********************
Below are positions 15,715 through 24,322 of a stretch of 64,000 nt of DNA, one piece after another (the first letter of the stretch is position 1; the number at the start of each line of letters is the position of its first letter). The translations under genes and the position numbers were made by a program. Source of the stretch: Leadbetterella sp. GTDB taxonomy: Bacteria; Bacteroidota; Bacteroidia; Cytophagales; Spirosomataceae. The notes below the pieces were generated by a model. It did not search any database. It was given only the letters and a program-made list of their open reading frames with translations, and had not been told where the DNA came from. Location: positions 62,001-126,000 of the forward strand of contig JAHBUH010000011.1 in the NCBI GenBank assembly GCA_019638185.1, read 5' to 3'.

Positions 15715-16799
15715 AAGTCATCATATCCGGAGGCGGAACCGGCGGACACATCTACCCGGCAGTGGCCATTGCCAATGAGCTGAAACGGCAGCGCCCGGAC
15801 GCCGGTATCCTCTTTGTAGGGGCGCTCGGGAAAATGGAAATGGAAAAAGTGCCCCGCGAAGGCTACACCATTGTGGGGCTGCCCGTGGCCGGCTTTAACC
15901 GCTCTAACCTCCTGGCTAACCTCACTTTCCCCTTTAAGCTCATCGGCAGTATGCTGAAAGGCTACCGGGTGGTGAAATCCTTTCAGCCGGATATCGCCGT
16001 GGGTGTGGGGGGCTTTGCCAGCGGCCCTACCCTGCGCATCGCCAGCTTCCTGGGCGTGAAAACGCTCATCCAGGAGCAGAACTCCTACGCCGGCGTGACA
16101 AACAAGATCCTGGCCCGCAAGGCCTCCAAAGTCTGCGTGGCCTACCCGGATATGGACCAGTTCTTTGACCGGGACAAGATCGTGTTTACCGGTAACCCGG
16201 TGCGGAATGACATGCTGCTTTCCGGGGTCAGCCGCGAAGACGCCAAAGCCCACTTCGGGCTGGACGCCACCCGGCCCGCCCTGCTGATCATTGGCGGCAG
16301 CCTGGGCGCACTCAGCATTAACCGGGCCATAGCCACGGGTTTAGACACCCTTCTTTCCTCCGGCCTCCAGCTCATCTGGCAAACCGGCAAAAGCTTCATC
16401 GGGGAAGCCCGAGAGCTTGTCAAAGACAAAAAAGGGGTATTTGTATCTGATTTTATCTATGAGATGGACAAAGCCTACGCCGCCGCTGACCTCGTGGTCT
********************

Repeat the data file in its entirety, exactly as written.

Below are positions 15,715 through 24,322 of a stretch of 64,000 nt of DNA, one piece after another (the first letter of the stretch is position 1; the number at the start of each line of letters is the position of its first letter). The translations under genes and the position numbers were made by a program. Source of the stretch: Leadbetterella sp. GTDB taxonomy: Bacteria; Bacteroidota; Bacteroidia; Cytophagales; Spirosomataceae. The notes below the pieces were generated by a model. It did not search any database. It was given only the letters and a program-made list of their open reading frames with translations, and had not been told where the DNA came from. Location: positions 62,001-126,000 of the forward strand of contig JAHBUH010000011.1 in the NCBI GenBank assembly GCA_019638185.1, read 5' to 3'.

Positions 15715-16799
15715 AAGTCATCATATCCGGAGGCGGAACCGGCGGACACATCTACCCGGCAGTGGCCATTGCCAATGAGCTGAAACGGCAGCGCCCGGAC
15801 GCCGGTATCCTCTTTGTAGGGGCGCTCGGGAAAATGGAAATGGAAAAAGTGCCCCGCGAAGGCTACACCATTGTGGGGCTGCCCGTGGCCGGCTTTAACC
15901 GCTCTAACCTCCTGGCTAACCTCACTTTCCCCTTTAAGCTCATCGGCAGTATGCTGAAAGGCTACCGGGTGGTGAAATCCTTTCAGCCGGATATCGCCGT
16001 GGGTGTGGGGGGCTTTGCCAGCGGCCCTACCCTGCGCATCGCCAGCTTCCTGGGCGTGAAAACGCTCATCCAGGAGCAGAACTCCTACGCCGGCGTGACA
16101 AACAAGATCCTGGCCCGCAAGGCCTCCAAAGTCTGCGTGGCCTACCCGGATATGGACCAGTTCTTTGACCGGGACAAGATCGTGTTTACCGGTAACCCGG
16201 TGCGGAATGACATGCTGCTTTCCGGGGTCAGCCGCGAAGACGCCAAAGCCCACTTCGGGCTGGACGCCACCCGGCCCGCCCTGCTGATCATTGGCGGCAG
16301 CCTGGGCGCACTCAGCATTAACCGGGCCATAGCCACGGGTTTAGACACCCTTCTTTCCTCCGGCCTCCAGCTCATCTGGCAAACCGGCAAAAGCTTCATC
16401 GGGGAAGCCCGAGAGCTTGTCAAAGACAAAAAAGGGGTATTTGTATCTGATTTTATCTATGAGATGGACAAAGCCTACGCCGCCGCTGACCTCGTGGTCT